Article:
To mist your enclosure, all you have to do is simply spray your chameleon and the sides of the enclosure twice a day so that it can lick the sides of the enclosure to get its water supply. This will be much easier as well if you have leaves or perches in your enclosure, because you can mist the leaves and it’ll be just like its back in its habitat environment. Some people have an advanced drip system in place that can be rather expensive or inexpensive system to set up depending on your experience in engineering, but it’s easier just to mist the enclosure.


You might be thinking, why not just add a waterfall? The reason being is a veiled chameleon sees moving water as a source to defecate in. We see toilets as the main source of an area to leave our excrete in; well that’s what chameleons see running water as. If you try to use a waterfall as a means of hydration, it won’t drink from it; it’ll only create constant messes.


You definitely don’t want your chameleon drinking from an excrete filled waterfall because it’ll be filled with bacteria and as a result, it could grow an infection inside of it, or even worse, a parasite. Parasites are extremely hard to get rid of and can be extremely costly. A good amount of the time, they’re never fully vanquished and end up doing significant harm to the pet.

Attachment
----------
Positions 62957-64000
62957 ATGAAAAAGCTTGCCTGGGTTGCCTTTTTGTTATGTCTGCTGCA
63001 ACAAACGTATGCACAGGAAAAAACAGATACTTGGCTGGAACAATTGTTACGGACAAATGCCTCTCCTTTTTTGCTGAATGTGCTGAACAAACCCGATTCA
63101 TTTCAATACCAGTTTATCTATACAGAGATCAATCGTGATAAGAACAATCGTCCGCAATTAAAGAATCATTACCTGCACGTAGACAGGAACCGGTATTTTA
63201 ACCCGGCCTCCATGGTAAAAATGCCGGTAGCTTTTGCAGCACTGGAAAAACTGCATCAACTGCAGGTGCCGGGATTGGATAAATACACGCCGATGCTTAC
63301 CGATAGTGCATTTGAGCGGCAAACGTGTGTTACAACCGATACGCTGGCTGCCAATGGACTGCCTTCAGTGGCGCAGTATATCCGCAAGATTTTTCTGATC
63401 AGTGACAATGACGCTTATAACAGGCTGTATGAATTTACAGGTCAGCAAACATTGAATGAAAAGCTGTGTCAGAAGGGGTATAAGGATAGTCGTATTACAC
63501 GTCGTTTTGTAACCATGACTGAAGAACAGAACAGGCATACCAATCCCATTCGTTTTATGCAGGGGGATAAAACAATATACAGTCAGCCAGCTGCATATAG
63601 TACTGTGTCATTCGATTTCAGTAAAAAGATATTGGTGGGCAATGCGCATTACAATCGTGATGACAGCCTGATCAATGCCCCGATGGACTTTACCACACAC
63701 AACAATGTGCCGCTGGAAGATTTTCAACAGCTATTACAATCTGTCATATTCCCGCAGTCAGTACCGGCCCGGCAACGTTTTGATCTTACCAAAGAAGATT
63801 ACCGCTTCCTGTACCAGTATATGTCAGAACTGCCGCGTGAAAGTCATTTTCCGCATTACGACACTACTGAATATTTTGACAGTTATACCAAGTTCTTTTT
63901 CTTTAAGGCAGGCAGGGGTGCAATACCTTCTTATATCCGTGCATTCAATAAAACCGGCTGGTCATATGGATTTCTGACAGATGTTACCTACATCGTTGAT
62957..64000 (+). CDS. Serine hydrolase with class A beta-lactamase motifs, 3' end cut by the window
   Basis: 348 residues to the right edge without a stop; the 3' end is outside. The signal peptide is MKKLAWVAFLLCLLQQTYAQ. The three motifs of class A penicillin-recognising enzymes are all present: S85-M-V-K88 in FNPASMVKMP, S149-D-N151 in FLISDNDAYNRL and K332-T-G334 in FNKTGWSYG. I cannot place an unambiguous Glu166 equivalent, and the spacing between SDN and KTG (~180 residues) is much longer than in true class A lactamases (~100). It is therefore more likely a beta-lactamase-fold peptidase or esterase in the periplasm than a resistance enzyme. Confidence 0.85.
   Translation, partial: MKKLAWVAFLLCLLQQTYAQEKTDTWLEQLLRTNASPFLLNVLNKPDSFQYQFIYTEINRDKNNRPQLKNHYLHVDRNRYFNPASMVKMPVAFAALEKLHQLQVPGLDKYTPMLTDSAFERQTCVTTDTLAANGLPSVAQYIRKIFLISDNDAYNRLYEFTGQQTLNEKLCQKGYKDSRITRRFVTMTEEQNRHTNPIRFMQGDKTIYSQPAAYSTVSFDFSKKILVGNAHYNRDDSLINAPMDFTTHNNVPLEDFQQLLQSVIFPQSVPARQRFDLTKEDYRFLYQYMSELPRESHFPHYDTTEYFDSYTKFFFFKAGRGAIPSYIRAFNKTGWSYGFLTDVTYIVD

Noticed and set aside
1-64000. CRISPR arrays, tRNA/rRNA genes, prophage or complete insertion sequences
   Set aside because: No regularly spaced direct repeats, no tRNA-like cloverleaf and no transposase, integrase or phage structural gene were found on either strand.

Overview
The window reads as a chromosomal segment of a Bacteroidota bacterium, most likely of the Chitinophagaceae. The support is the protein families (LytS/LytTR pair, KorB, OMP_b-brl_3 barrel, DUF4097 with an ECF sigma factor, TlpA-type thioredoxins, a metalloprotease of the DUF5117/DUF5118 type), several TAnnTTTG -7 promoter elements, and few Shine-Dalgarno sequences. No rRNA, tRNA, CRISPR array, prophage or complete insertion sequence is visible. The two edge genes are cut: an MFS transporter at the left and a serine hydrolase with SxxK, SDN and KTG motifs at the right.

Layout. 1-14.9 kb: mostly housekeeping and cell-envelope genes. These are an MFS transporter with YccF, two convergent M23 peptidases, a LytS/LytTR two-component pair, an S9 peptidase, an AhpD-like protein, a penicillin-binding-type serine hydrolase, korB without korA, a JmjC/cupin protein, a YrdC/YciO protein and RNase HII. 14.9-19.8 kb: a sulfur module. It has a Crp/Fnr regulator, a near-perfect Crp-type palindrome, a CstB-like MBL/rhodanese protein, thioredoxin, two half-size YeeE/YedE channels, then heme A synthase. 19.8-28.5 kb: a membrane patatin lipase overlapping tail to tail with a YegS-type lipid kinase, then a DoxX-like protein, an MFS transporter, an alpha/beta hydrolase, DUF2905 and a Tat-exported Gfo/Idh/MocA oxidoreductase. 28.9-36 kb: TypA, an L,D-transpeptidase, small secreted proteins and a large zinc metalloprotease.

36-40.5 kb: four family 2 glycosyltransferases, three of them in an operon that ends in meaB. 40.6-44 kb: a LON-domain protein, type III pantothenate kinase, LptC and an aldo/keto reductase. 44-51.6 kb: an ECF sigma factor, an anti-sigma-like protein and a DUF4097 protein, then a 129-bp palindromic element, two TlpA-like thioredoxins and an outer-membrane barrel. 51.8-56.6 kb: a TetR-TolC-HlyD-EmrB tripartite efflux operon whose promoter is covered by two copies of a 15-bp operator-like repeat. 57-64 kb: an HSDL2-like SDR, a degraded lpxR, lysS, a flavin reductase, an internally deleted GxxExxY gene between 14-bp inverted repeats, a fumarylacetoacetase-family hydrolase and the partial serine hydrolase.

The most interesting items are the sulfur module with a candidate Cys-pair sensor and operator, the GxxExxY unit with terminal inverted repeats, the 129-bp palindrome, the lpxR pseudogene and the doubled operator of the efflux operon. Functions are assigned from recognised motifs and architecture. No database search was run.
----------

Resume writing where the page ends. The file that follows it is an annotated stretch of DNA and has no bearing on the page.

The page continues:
Veiled chameleons like to eat crickets generally. The great thing about crickets is, they’re very cheap to buy and they’re incredibly easy to find in bulk. They’re the most common item to feed house hold exotic pets because they’re almost universally accepted by most pets. When your pet is growing or if they’re juveniles/babies, then they’ll need to be fed once a day. Some owners report that feeding them twice a day has helped the growing process but be careful not to overfeed them.


However, the ideal process is to only feed them once a day. Once they grow into adulthood, you only have to feed them once every other day. Keep an eye on the eating habits of your chameleon and make sure they’re eating all the food you feed them. If they’re not, then cut back on the amount of food they’re eating, because that food will just sit there and rot if they don’t eat it. Again, parasites and bacteria can form on uneaten food.




While a veiled chameleon is growing, you’ll notice that they’re starting to lose their skin. Don’t be alarmed, because this is a completely normal process and it’ll happen at very frequent intervals. The intervals at which they shed their skin will increase over time as the chameleon ages. However, you won’t have to worry about cleaning up the old skin because a chameleon (as most animals that shed) will actually eat their own skin.


The reasoning behind this is, in the wild, leaving any trace of your skin behind is a dead giveaway to predators that you were just there. So like a Special Operations soldier, the chameleon has to leave no traces behind and will eat its own skin as its shedding. As a juvenile, you can expect a veiled chameleon to shed every 4 weeks, but sometimes they can shed every 3 weeks. This rate will vary depending upon how quickly or slowly they’re growing.